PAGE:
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The Role of Hydrogen in the Energy Transition: FuelCell Energy CEO Jason Few in Conversation

 

“If you're going to get to net zero mathematically, there must be something that gets you to a negative,” says Jason Few, President and CEO of FuelCell Energy, Inc., a fuel cell technology company focused on distributed power, hydrogen, energy storage and carbon capture.

Join Jonathan Hackett, Co-Head of the BMO Capital Markets Energy Transition Group and Head, Sustainable Finance, in this podcast discussion with Jason Few on the nature of fuel cell energy and the role of hydrogen power in the road to net zero and in slowing global warming.

In this episode:

  • How FuelCell energy platforms decarbonize power, produce hydrogen, and even water

  • Why clean baseload platforms, hydrogen and carbon capture are key to limiting global warming

  • Why bigger is not necessarily better in the emerging energy paradigm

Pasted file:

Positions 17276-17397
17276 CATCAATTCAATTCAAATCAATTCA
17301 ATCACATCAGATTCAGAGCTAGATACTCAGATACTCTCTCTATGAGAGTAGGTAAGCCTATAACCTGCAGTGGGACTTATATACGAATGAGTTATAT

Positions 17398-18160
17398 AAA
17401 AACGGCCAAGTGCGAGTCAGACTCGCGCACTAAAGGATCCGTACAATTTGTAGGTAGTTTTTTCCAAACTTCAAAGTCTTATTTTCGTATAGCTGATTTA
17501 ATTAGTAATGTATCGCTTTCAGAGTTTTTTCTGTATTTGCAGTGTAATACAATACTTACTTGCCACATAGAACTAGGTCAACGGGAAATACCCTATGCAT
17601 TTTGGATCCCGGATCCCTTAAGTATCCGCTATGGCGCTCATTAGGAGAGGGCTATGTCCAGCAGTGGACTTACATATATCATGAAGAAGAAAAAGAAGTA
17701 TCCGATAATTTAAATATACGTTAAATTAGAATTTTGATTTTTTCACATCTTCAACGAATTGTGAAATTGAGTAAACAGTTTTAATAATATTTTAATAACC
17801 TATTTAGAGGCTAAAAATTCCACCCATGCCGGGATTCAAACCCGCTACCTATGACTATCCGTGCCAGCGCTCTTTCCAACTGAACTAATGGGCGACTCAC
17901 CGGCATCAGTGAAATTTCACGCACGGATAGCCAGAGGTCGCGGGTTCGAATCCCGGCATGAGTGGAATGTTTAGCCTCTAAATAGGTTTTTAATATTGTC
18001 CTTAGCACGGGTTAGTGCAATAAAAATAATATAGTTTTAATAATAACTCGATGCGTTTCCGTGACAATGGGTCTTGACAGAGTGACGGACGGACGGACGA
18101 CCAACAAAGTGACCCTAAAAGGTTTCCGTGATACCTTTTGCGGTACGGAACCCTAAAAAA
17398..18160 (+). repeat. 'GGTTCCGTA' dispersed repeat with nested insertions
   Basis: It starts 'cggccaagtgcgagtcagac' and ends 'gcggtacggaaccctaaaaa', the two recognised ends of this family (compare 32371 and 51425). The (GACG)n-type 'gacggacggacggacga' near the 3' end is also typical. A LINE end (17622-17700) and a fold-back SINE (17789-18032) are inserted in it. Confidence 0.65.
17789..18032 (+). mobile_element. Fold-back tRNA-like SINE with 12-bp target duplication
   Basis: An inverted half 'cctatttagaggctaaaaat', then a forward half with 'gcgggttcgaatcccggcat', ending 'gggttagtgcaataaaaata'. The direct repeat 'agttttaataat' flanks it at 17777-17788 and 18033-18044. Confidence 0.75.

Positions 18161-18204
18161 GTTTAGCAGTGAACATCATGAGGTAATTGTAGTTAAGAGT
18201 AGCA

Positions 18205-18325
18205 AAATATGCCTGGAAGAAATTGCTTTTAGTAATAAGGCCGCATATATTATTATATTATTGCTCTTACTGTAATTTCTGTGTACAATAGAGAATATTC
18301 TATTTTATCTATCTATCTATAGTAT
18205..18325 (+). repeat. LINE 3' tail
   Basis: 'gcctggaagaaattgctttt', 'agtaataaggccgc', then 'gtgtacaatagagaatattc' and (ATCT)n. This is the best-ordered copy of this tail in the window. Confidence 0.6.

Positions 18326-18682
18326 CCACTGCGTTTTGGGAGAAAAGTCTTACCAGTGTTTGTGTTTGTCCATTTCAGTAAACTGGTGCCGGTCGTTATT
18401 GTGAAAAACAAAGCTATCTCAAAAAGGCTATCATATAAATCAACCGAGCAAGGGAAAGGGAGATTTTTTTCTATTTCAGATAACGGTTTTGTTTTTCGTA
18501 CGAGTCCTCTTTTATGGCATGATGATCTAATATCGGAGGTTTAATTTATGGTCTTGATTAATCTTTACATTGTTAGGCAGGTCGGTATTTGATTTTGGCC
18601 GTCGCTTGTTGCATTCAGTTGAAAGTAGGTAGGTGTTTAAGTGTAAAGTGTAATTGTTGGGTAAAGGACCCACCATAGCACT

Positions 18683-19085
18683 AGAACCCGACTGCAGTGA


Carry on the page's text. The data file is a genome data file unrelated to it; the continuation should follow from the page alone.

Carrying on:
• On the broader industrial applications of carbon capture, including, actually, producing power

  • On the growing demand for hydrogen as a flexible, regenerative energy source

  • On ESG, learnings from sustainability and following the UN SDGs


Sustainability Leaders podcast is live on all major channels including AppleGoogle and Spotify.  

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Jason Few:

It's really energy intensive to run direct air capture. If you're going to get to net zero mathematically, there must be something that gets you to a negative. Right? We think there'll be a place for that, but we don't necessarily believe that that's the large scale answer. We think technology is more like ours that are capturing at the source are the ways in which you're going to have the biggest reduction in CO2 emissions.